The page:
How previous generations handled outbreaks of disease ought to be instructive. The late 60s were a tumultuous time. Demonstrations against the Vietnam War continued unabated until January 1973. The streets were full of shoppers and office workers. Downtown, nightlife was in full swing and Expo 67 had been repurposed as Man and His World. Between May 26 and June 2, 1969, John Lennon and Yoko Ono held court over the media frenzy in their crowded suite at the Queen Elizabeth Hotel in Montreal where their famous Bed-In for Peace took place. Sonny and Cher’s hit song, “The Beat Goes On” released in 1967 captured the zeitgeist of those heady times. Nobody missed a beat because of the Hong Kong Flu.     

Ditto, for the response to the Asian Flu, a decade earlier. It resulted in a staggering death toll of 1.5-2 million between 1957-1958. Nobody in the post-war organizational culture of the 1950s would have dreamed of missing work or school for months on end because of any virus, however deadly. The talk now is to wait it out until there is a vaccine for COVID-19 before things can get back to normal. Various experts estimate that it will take between 18 months to 2 years before a vaccine is developed, the time-frame being proposed for mandatory masks.

Does anyone remember AIDS? The global HIV pandemic has been going on for 40 years. An estimated 36 million people have died from AIDS-related illnesses. There is no vaccine for the HIV virus but this fact hasn’t provided a rationale to shut down society. There is also the little matter of the growing tribe of anti-vax parents who are loathed to vaccinate their children while some people never get a flu shot. Are mandatory vaccines the next step on the road to overreach in public healthcare? All the indicators are that COVID-19 is fast becoming a pretext for government intrusion into the lives of private citizens.  Why have things changed so drastically and seemingly overnight because of COVID-19? For one thing, there is an entire industry of healthcare providers who see it as their job to manage healthcare rather than diagnose and treat illness. This crisis is unfolding outside the parameters of patients’ rights. The focus is on broad public health measures rather than doctor-patient confidentiality. There is a democratic vacuum in decision-making at the best of times and Parliament has barely functioned during the COVID-19 lockdown. Perhaps politicians who are collecting the CERB are only too happy to cede their responsibility to civil servants rather than consult the electorate which is their sworn duty.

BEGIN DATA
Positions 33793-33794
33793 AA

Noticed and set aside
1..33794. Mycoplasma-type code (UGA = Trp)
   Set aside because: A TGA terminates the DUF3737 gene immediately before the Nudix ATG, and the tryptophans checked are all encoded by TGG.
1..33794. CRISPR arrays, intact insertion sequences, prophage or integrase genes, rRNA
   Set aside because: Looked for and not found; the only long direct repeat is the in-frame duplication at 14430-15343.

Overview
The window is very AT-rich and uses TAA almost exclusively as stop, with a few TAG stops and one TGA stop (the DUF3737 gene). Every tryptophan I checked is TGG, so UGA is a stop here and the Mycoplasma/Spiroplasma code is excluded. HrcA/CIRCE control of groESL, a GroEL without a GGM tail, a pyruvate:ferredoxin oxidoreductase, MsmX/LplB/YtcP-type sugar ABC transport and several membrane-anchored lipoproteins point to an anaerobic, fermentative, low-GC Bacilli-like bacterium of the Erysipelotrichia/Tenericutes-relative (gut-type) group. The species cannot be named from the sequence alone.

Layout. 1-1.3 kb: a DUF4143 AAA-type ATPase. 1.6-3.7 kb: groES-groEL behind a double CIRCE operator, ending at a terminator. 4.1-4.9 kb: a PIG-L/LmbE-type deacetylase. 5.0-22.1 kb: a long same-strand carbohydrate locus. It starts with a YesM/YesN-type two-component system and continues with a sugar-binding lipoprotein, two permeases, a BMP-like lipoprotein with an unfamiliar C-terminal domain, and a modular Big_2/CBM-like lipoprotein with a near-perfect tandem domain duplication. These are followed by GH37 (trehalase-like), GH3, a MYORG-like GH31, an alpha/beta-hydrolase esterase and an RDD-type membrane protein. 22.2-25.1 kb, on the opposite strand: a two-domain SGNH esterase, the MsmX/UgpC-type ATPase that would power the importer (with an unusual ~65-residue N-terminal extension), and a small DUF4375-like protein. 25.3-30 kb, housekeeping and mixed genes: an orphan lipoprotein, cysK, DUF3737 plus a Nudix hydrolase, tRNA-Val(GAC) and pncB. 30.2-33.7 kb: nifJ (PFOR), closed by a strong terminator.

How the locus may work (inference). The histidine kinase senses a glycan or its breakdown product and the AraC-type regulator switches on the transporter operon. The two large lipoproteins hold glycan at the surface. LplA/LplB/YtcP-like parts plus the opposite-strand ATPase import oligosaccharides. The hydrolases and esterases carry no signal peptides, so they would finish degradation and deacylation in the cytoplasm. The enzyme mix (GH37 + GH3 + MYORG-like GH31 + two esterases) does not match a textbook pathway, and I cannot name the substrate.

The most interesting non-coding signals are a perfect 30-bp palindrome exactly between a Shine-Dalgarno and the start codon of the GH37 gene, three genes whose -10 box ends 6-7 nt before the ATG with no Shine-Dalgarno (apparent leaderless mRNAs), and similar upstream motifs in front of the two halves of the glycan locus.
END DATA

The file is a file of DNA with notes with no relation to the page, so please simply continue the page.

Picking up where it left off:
Attempts by experts to micro-manage all possible scenarios in the fight against COVID-19 may backfire derailing the economic relaunch. Many people may simply decide to ride it out, postponing the return to full-time work and school. In the absence of readily available services, and with multiple restrictions to contend with, it might not be worth it. Many families will doubtless find their own creative solutions – budget down, support local, stay close to home, and keep it simple. People have already had several months of practice of doing without. 

Please let us know your thoughts on: Should I wear a face mask?

By: Deborah Rankin – [email protected]